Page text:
Africa In The News

Cracks widen further between Mugabe and war vets

HARARE – ZIMBABWE’S liberation war veterans have reiterated
opposition to President Mugabe’s candidature or the ascension of his wife,
Grace, to the presidency ahead of next year’s elections.

The veterans of the 1970s struggle that freed Zimbabwe from British
colonial rule said they would mobilise all former fighters and
stakeholders within the ruling Zanu-PF to resist a Mugabe ‘fiefdom’.

Zimbabwe National Liberation War Veterans Association (ZNLWVA) chairman,
Christopher Mutsvangwa, said thousands of fighters have made sacrifices to
liberate the country yet after 37 years of independence, too much power
was vested in an individual (President Mugabe alone).

Mugabe (93) has been in power during that period while his wife (52) has
wielded influence in recent years in line to ascend to the vice presidency
and eventually succeed her husband of 21 years.

A faction informally known as the G-40 (Generation 40), consisting mainly
of younger members of Mugabe’s party is advocating for the first lady to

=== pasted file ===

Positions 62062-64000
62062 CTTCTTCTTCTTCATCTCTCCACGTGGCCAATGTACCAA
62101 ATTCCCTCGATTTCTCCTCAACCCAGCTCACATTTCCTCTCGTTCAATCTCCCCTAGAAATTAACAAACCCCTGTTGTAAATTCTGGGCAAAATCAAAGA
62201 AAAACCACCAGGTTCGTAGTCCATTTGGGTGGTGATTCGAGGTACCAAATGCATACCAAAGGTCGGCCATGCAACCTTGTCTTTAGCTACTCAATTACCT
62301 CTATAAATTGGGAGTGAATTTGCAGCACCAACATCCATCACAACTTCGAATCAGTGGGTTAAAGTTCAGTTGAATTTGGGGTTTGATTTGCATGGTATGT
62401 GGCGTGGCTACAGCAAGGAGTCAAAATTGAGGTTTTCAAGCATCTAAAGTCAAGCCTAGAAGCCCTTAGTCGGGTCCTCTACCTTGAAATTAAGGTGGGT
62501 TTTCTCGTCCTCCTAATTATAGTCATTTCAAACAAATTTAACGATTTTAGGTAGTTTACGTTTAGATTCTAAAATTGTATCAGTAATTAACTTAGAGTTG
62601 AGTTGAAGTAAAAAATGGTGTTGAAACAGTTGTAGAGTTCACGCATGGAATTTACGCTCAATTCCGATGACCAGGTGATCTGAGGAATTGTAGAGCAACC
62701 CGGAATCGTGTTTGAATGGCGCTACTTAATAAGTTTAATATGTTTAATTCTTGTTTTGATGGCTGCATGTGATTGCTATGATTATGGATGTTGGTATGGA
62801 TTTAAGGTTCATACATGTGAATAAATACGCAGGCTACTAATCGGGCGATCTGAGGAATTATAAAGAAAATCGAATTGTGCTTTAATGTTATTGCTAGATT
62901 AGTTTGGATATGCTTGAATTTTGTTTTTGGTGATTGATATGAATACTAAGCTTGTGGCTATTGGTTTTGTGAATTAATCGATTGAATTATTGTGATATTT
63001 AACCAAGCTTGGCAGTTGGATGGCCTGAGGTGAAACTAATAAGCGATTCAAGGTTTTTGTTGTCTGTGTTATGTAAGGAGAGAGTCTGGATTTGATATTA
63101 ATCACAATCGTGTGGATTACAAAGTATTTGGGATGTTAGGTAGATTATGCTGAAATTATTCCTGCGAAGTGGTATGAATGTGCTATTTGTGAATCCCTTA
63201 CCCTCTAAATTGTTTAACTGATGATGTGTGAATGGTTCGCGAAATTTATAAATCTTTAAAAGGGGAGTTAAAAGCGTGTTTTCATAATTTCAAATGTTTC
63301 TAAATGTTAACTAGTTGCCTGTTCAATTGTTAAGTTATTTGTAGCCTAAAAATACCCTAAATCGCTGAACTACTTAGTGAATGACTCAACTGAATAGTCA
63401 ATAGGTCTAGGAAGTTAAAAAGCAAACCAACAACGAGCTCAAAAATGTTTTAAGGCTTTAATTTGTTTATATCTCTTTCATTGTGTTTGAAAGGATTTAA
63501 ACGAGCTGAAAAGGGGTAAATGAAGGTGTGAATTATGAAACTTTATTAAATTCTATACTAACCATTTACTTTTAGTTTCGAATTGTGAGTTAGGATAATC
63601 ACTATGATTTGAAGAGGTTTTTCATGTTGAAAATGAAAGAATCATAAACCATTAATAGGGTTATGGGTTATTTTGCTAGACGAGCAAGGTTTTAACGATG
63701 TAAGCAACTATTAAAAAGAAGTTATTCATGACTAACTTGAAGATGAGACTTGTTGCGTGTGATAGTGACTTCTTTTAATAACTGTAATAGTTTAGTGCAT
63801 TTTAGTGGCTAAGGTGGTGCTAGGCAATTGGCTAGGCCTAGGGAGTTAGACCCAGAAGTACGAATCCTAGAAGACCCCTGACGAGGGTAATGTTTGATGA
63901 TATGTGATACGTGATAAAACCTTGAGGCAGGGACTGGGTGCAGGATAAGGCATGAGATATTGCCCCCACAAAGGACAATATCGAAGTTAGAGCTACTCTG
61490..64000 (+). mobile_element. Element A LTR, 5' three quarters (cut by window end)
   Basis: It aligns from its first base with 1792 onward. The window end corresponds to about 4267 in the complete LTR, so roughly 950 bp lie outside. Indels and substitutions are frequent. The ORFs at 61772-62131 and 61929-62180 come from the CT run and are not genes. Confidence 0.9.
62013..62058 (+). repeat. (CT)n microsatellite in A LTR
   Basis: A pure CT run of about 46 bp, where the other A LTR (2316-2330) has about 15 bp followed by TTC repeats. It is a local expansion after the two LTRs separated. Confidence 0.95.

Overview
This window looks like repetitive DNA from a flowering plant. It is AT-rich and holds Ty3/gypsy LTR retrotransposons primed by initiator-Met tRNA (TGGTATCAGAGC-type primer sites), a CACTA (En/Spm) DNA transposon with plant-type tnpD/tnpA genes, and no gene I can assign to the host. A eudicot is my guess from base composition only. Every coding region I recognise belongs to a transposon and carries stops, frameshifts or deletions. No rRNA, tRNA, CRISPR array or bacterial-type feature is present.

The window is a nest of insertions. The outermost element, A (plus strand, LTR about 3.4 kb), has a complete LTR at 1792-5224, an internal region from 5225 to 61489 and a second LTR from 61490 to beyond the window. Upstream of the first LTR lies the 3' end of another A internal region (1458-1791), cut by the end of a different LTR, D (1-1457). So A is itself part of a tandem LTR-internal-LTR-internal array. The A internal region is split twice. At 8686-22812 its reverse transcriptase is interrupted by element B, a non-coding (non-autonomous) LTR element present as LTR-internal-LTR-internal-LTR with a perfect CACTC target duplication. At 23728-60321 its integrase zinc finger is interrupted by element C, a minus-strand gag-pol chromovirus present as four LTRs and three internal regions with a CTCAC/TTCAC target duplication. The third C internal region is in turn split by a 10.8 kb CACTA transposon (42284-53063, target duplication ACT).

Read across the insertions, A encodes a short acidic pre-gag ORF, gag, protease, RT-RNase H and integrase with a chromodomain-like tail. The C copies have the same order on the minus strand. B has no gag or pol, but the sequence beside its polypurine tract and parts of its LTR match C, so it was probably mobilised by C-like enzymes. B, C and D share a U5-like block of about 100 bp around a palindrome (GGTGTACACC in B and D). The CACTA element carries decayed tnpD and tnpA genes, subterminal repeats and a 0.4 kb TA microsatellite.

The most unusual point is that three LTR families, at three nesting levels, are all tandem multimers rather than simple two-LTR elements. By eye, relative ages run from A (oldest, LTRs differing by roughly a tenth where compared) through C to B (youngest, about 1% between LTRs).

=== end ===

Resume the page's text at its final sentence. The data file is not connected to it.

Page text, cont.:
succeed Mugabe at the expense of people’s choice and deputy president
Emmerson Mnangagwa.

The vocal veterans expressed opposition to such manoeuvres.

“A call by the war veterans is for the people of Zimbabwe to stand guard
against possible abuse of state machinery to advance G-40 factional
agenda,” Mutsvangwa said.

He said the ideal situation to resolve the succession debate in the
liberation movement was to hold an elective special congress before the
2018 elections.

“Then the party can elect a new leader to represent the party in those
elections,” Mutsvangwa said.

The war veterans favour Mugabe’s first deputy, Emmerson Mnangagwa, to
succeed the aged leader.

They have singled out Mugabe for wrecking the Southern African country’s
vibrant economy through corruption and maladministration.

Relations between the 30 000-member association of war veterans and the
ruling party have fractured after its leadership was axed from Zanu-PF for
outspokenness against Mugabe’s regime.

Before relations strained, they were a key pillar to Mugabe’s longevity in
power.

The “war vets” spearheaded violent campaigns against the opposition and
led the seizure of white-owned farms since 2000.

–  CAJ News

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